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AEW Dynamite recap & reactions (Aug. 4, 2021): Cody the showman

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AEW Dynamite (Aug. 4, 2021) emanated from Daily’s Place in Jacksonville, FL. The Homecoming special featured Chris Jericho reigniting history with Juventud Guerrera in the Labours of Jericho, Hangman Page’s ongoing saga with the Elite, and Cody Rhodes putting on a show against Malakai Black.

Get caught up on all the Dynamite details with the excellent play-by-play from Claire Elizabeth.

Cody the showman

Cody Rhodes knows how to put on a show. It might not be smooth or even coherent at times, but the man knows how to make memorable moments. His latest effort included putting over Malakai Black and teasing retirement.

The main event oozed a big-fight feel. The visual of darkness versus light played out during entrances. Black was in the shadows with a dope horned hood.

Cody emerged from the light with hope.

Too bad for Cody that Black’s first strike ended up being the beginning of his downfall on this evening. Black cracked an inside leg kick to hobble Cody. The evil man dropped low for an ankle pick to transition into a knee bar. Cody had a few moments of offense, but Black kept to his game plan to attack the knee.

The big spot of the match saw Cody crashing through a table. As he climbed high on the corner, Black exploded with a kick to knock him backward through the timekeeper station.

When Cody returned to the ring, Black put out his lights with a spinning head kick. Black knew Cody was cold-cocked. He didn’t even bother with a proper pin. A foot on the chest was all Black needed to cover Cody for the win. Emphatic destruction by Black in his in-ring debut for AEW.

Afterward, Cody was interviewed in the ring by Tony Schiavone. Cody cut a rambling promo alluding to retirement by leaving his boots in the ring. Black returned to attack Cody with a short crutch and stand tall in the end.

The match was straightforward and effective in establishing Black as a serious threat. The table spot was a little cheesy with Cody’s backward lunge, but I found it enjoyable in an 80’s action movie sort of way. One thing I have grown to love about Cody is that he will always sell out his body to put on a better show. It might be unnecessary at times, but it often ends up elevating the overall experience as a viewer.

It was the aftermath that I think deserves discussion. It would be easy to chalk up Cody’s promo as rambling garbage. I believe it was done that way on purpose. This contest was supposed to feel like a real fight. In doing so, Cody sold his concussed state with a mildly punch drunk train of thought. It reminded me of MMA fighters considering retirement after having their brains violently rattled. For that reason, it felt like a real moment. I’m not saying I believe for one second that Cody is retiring. It’s more that the story felt like a genuine thing that would happen in real life. That’s why I really enjoyed the closing segment with Cody being a showman.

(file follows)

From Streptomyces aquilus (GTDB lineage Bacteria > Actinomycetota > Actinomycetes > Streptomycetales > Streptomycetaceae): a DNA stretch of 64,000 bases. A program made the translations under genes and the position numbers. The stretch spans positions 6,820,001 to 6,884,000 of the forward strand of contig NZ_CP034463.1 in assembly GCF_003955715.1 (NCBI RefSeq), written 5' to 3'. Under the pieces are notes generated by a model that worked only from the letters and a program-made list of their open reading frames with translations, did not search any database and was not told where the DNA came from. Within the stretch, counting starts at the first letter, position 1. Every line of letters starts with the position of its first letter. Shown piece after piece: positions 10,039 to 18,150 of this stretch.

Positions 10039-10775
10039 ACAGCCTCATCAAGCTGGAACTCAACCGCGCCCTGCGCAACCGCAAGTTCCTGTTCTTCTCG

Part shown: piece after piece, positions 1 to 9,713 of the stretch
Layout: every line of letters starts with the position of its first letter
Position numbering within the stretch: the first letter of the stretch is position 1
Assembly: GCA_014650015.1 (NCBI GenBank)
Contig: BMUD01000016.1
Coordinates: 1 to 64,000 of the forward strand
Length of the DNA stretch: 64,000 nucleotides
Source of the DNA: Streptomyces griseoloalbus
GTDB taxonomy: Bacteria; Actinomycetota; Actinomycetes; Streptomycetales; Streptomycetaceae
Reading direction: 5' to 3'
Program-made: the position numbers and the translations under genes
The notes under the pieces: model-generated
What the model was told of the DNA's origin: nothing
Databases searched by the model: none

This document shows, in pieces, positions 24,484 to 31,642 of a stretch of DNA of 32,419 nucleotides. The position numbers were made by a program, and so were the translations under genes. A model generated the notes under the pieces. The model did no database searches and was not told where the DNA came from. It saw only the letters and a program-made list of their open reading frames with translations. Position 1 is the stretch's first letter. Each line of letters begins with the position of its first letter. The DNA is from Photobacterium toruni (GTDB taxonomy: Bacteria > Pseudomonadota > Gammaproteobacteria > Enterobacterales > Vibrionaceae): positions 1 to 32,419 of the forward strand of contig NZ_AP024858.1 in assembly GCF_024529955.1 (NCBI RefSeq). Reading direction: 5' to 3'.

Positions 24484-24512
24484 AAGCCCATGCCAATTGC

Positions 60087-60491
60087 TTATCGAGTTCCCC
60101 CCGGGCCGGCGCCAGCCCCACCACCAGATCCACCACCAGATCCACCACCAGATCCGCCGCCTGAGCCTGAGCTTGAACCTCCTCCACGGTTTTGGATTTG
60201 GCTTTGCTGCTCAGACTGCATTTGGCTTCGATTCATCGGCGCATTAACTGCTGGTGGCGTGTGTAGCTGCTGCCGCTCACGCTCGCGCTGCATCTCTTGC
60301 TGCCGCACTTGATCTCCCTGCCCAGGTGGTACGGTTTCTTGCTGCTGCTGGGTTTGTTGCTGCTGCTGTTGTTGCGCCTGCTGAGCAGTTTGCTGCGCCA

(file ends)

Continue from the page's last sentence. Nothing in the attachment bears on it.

Plus, it set up nicely for Cody to have a training montage to find his Jedi force, or whatever Star Trek equivalent, to come roaring back for revenge down the line.

With Black, his motivations need further exploration. Going into the bout, he discussed his desire to end Cody’s career. That appeared to be the direction Cody was heading, so I’m not sure why Black stopped him. All in all, Black looked excellent and came out as a star.

Juicy Labour of Jericho

Chris Jericho was coming in hot for the Third Labour of Jericho. Le Champion overcame Shawn Spears and Nick Gage the previous two weeks. This night’s challenge from MJF was a match against rival Juventud Guerrera. The caveat was Jericho had to win with a move off the top rope. Jericho achieved that with amazing style.

Juventud started strong with quick lucha libre attacks. Jericho used his size advantage to slow down the pace. Unfortunately, the chemistry once shared by both men was past its prime. The action was a fun throwback, but it was not even close to their peak performances of days gone by.

As for the stipulation, Jericho connected on a flying crossbody, flying axe handle, and a Walls of Jericho counter off the turnbuckles. Due to the submission beginning up top, it counted as a path to victory. Juventud escaped and rallied for a Juvi Driver. Le Champion dug deep to kick out on the cover. Juventud ran the ropes right into a Judas Effect from Jericho. Since that move happened with two firmly planted feet, Jericho was not allowed to secure victory in that moment. The Demo God climbed the corner to close it out. As Juventud rose to his feet, Jericho launched for a flying Judas Effect. The contact landed flush to earn the win.